Of the six oral PrEP studies completed to date, only one took place in the United States. It only enrolled men and a few transgender women who have sex with men. Two international studies that only enrolled women did not show PrEP as successful, but researchers attributed this to the fact that most of the participants did not take the pills daily as instructed. In still other studies involving heterosexual couples, women who did take PrEP consistently achieved a high level of protection—showing that PrEP does work well across the gender spectrum.

Even so, the success of the trial involving American men, combined with the lack of positive data from the trials enrolling women, generated domestic press coverage that generally implied PrEP is “for men,” thus making women invisible as potential PrEP users.

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In the United States, about one in four people living with HIV is a woman. Black women, who make up only 13 percent of the female population, comprise nearly two-thirds (64 percent) of new HIV infections among U.S. women. Yet when sociologist Judith Auerbach conducted focus groups in six U.S. cities among 144 women at high risk of HIV on their thoughts about PrEP, she discovered they were overwhelmingly unaware of the effectiveness of the medication for women.

Fewer than 10 percent of the women had even heard about PrEP; those who had thought it was only a tool for men, not for women. The remaining 90 percent were “upset, frustrated, and even angry that they had not learned of it before.” They saw the failure of health professionals to reach out to them with information about PrEP as a “societal devaluation” of their lives.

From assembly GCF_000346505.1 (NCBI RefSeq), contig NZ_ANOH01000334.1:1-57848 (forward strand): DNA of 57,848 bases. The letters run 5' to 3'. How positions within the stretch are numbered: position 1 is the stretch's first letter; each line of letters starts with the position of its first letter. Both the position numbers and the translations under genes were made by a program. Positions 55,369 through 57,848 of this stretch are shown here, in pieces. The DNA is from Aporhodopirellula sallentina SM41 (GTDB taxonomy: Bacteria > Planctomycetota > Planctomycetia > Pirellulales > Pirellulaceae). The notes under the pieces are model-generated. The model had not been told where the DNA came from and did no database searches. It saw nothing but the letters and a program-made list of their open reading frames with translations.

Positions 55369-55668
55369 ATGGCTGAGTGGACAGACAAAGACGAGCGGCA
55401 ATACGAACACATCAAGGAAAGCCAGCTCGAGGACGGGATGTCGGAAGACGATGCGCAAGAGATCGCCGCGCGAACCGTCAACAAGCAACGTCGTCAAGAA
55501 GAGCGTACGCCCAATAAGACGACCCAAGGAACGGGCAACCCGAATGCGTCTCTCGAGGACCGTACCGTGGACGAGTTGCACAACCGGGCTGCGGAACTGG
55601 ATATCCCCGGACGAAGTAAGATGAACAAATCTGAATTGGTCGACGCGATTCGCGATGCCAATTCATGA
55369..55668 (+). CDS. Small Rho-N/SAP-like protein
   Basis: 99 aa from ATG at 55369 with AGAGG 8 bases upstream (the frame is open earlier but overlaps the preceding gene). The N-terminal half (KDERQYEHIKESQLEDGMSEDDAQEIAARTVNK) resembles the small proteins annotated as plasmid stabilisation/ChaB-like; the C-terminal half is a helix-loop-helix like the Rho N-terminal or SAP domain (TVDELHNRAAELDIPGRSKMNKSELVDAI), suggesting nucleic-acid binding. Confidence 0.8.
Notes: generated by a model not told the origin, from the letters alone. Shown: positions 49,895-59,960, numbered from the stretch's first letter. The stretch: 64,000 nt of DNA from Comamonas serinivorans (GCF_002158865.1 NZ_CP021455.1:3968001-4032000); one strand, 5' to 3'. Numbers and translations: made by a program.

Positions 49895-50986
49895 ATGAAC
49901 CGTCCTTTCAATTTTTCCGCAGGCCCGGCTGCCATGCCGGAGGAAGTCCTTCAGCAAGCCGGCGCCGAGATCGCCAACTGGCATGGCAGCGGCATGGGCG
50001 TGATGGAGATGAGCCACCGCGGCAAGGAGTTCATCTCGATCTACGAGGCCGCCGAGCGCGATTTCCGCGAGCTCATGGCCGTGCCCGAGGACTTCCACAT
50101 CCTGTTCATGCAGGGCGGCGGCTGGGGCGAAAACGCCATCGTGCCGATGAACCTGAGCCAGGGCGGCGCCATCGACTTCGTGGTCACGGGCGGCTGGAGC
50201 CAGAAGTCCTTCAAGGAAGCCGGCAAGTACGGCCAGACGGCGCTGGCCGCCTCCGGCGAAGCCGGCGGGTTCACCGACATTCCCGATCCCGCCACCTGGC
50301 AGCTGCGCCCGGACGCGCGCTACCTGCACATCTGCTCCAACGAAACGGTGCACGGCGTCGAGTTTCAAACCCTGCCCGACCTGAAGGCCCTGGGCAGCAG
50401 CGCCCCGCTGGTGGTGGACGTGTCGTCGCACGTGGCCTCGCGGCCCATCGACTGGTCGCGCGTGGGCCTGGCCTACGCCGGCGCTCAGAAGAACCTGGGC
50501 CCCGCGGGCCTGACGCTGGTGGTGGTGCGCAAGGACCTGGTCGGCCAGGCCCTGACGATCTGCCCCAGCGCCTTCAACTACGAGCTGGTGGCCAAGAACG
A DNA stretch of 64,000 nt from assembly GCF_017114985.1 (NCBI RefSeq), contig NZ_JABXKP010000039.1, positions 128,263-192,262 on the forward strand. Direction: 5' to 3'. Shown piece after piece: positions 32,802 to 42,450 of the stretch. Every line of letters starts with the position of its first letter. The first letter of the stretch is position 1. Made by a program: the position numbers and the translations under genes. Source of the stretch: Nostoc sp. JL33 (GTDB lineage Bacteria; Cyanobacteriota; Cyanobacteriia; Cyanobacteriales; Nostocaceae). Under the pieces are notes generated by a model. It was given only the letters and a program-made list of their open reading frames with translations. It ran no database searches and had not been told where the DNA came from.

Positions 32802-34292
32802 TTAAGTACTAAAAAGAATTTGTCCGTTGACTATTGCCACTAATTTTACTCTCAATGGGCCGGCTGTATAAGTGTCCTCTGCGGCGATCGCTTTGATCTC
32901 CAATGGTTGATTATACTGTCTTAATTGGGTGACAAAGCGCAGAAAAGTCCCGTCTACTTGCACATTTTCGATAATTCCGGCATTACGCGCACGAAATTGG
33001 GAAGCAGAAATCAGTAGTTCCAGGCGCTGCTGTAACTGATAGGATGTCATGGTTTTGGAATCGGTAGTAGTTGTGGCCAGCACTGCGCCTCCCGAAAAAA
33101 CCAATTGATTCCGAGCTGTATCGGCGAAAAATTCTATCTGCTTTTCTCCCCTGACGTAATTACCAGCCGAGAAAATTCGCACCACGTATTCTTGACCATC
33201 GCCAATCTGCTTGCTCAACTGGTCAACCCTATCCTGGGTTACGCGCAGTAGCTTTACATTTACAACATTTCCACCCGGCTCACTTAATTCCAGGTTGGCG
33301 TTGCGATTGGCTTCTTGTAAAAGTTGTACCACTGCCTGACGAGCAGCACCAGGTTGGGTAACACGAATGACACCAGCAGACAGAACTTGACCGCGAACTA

In addition to human rights concerns, this kind of low awareness of PrEP’s availability is also highly problematic for practical reasons. Gender-based differences in social and economic power can sometimes make it difficult or impossible for many women to insist on condom use, and consistent condom use is infrequent overall. In a 2010 national probability study, only 22 percent of men and 18 percent of women reported using male condoms during the last ten times they had vaginal intercourse—and cis women are twice as likely to acquire HIV during heterosexual vaginal intercourse without condoms than are their male partners. Finally, women with HIV in the United States are more likely to be living in poverty and have less access to health care than men living with HIV. All of these factors make access to effective HIV prevention, including the option of PrEP, crucial for women.